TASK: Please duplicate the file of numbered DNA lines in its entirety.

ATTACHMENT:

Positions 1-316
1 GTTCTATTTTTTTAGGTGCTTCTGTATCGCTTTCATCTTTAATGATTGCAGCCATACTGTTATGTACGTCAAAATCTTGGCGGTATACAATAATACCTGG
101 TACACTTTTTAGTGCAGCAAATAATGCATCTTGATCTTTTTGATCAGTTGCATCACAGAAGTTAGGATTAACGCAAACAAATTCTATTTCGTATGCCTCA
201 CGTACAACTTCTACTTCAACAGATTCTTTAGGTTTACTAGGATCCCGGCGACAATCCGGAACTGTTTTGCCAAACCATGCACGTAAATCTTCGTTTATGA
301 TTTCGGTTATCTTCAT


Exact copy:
Positions 1-316
1 GTTCTATTTTTTTAGGTGCTTCTGTATCGCTTTCATCTTTAATGATTGCAGCCATACTGTTATGTACGTCAAAATCTTGGCGGTATACAATAATACCTGG
101 TACACTTTTTAGTGCAGCAAATAATGCATCTTGATCTTTTTGATCAGTTGCATCACAGAAGTTAGGATTAACGCAAACAAATTCTATTTCGTATGCCTCA
201 CGTACAACTTCTACTTCAACAGATTCTTTAGGTTTACTAGGATCCCGGCGACAATCCGGAACTGTTTTGCCAAACCATGCACGTAAATCTTCGTTTATGA
301 TTTCGGTTATCTTCAT